Jim Collins’ extensive research in his best-seller “Good to Great” confirmed that on average 10 out of the short-listed 11 leaders of not just good, but great, companies had leaders who emerged from within the organisation they now lead. There is a message there for us all.

So why do we not spend more time measuring, developing and understanding our people in order to bring on the next generation of leaders? Perhaps it is poor planning, an attitude that it is purely a function of HR, a misunderstanding about the benefits, or simply general naivety about the huge financial returns available. It may even be that having spent years getting to be the leader, he or she believes that they should now lead followers rather than future leaders.

We would argue that great leaders leave legacies, leave sustainable organisations, Jack Welch’s immediate management team have all gone onto lead sustainable businesses. He made leadership a key strategic asset of GE; he coached them, developed and encouraged them. Voted the greatest business leader of all time perhaps we should look at the way he approached succession planning through leadership development.

If our organisations and businesses are to embrace “people are our greatest asset” the effective succession planning should:

  • Become a board level debate and agenda item in all sizes of organisations.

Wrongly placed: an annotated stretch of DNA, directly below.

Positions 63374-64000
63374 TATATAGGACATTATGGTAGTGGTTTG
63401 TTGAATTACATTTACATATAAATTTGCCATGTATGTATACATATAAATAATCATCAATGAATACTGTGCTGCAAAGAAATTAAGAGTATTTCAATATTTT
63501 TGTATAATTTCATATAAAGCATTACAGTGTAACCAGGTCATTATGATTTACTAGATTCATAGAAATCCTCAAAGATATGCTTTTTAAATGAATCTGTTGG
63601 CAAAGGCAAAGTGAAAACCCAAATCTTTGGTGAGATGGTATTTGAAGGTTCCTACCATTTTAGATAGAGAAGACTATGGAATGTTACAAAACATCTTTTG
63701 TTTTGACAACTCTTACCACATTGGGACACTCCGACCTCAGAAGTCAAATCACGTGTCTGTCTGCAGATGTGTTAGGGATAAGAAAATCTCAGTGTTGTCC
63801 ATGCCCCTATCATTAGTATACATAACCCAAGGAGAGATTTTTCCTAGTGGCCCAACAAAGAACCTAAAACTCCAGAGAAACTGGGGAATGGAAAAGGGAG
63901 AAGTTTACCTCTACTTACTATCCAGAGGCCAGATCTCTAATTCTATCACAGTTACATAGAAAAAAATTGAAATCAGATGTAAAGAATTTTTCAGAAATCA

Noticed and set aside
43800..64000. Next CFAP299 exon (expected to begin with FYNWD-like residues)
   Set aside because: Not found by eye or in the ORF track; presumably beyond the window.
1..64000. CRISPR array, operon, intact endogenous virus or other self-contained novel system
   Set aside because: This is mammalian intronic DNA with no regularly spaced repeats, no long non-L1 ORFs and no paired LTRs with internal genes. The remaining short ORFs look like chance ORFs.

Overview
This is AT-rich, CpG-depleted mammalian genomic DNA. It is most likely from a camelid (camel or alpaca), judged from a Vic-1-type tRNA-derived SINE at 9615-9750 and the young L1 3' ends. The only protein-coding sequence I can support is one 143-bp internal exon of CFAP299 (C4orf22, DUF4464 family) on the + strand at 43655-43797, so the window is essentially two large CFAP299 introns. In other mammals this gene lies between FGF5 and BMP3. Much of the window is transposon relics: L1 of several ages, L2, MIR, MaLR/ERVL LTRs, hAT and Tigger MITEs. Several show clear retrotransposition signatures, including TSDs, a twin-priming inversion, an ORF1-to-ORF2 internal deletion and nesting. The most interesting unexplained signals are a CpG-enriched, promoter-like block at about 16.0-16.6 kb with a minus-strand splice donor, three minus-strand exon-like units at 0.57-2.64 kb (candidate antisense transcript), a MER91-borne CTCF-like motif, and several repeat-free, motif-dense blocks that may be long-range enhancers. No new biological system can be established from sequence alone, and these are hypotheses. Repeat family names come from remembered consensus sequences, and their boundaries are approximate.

• Be the responsibility of CEO and line management with the support of HR not abdicated to HR.

  • All development must be clearly articulated and planned to make sure it is aligned to and supported by the business.

  • Leaders should be measured in order to become more self aware and then developed to iron out the risks and develop the opportunities.

  • The authenticity, capability and performance of leaders should be recorded and then mapped to the roles within the leadership environment they operate.

  • Leaders themselves should aim to create more leaders not more followers.

  • The development must be based upon a model that stands up to the academics and business leaders alike. Perhaps the leaders themselves may not need the detailed theory but we owe it to them to embrace a model that is proven, robust and applicable to business.
  • Authenticity
    It is in the selection of leaders that a scientific approach would provide the greatest opportunity. History says that those who have authenticity and behavioural strengths will develop and lead the great organisations. It is perhaps a sad reflection on the world today that appointments depend more on the presentational/how well connected than the behavioural traits of the candidates.

    It is clear that even great leaders and their people require constant and appropriate measurement, development, responsibility and appraisal, not merely the joy of creating a credible vision.

    If organisations across the spectrum are to flourish, succession planning must be strategic, must be joined up and must be based upon a measurable model that enables leadership capital to be properly audited. This way succession planning can fuel the constant challenge that will face all companies in the 21st century, that challenge being continually transforming our businesses. Change is now a constant, how right Mr Welch was.

    * SFL, of Stone Staffordshire is an expert leadership measurement and development organisation that works across the UK.